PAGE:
Master of Science
Dr. Le Kang
BACKGROUND: Several studies have demonstrated the association between the time to hypertension event and multiple baseline measurements for adults, yet other survival cardiovascular disease (CVD) outcomes such as high cholesterol and heart attack have been somewhat less considered. The Fels Longitudinal Study (FLS) provides us an opportunity to connect adult blood pressure (BP) at certain ages to the time to first CVD outcomes. The availability of long-term serial BP measurements from FLS also potentially allows us to evaluate if the trend of the measured BP biomarkers over time predicts survival outcomes in adulthood through statistical modeling.
METHODS: When the reference standard is right-censored time-to-event (survival) outcome, the C index or concordance C, is commonly used as a summary measure of discrimination between a survival outcome that is possibly right censored and a predictive-score variable, say, a measured biomarker or a composite-score output from a statistical model that combines multiple biomarkers. When we have subjects longitudinally followed up, it is of primary interest to assess if some baseline measurements predict the time-to-event outcome. Specifically, in this study, systolic blood pressure, diastolic blood pressure, as well as their variation over time, are considered predictive biomarkers, and we assess their predictive ability for certain time-to-event outcomes in terms of the C index.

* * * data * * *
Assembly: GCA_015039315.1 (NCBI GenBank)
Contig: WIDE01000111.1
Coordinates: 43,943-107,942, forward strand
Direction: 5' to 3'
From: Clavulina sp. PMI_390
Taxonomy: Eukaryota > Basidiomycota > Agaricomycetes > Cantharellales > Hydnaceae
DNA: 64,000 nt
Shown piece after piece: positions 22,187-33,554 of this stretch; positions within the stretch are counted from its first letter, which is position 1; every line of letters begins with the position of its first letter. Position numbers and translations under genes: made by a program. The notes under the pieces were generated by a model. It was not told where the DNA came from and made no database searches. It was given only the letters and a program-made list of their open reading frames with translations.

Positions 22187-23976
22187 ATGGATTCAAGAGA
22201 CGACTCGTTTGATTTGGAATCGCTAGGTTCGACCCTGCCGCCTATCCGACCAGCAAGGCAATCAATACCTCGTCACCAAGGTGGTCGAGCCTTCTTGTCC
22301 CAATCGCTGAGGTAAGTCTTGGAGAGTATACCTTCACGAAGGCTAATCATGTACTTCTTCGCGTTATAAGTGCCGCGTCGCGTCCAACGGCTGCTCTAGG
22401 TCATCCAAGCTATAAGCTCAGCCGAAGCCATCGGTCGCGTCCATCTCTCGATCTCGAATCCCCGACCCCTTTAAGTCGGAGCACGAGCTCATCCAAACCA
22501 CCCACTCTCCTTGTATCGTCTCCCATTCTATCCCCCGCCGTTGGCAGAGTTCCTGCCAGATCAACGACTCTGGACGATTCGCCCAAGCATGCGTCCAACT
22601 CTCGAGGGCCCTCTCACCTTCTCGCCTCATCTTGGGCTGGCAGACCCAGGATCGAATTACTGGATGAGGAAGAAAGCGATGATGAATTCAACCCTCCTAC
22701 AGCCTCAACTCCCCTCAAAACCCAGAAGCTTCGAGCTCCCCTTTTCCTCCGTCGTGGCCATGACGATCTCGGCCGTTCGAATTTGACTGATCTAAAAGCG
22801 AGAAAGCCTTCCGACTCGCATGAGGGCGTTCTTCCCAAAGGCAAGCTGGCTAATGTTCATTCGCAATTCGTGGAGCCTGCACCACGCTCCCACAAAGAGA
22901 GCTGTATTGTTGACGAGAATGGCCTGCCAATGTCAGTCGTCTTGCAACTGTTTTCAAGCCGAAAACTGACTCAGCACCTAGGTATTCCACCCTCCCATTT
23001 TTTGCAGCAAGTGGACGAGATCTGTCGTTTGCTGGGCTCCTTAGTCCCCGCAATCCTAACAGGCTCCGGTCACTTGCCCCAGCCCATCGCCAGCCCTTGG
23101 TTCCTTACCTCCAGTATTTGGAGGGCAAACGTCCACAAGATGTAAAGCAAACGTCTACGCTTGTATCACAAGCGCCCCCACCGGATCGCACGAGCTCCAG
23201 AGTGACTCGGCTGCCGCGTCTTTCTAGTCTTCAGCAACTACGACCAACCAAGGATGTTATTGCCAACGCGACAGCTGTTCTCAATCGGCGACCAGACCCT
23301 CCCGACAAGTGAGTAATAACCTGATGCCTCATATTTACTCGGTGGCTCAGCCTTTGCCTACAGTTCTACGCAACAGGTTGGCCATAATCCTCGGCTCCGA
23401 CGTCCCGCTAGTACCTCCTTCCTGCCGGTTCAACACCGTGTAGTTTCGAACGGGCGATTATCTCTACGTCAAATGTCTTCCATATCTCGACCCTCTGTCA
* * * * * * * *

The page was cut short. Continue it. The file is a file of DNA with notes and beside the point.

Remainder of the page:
RESULTS: There are a few summary C index differences that are statistically significant in predicting and discriminating certain CVD metric at certain age stage, though some of these differences are altered in the presence of medicine treatment and lifestyle characteristics. The variation of systolic BP measures over time has a significantly different predicting ability comparing with systolic BP measures at certain given time point, for predicting certain survival outcome such as high cholesterol level.
CONCLUSIONS: Adult systolic and diastolic BP measurements may have significantly different ability in predicting time to first CVD events. The fluctuation of BP measurements over time may have better association than BP measurement at a single baseline time point, with the time to first CVD events.
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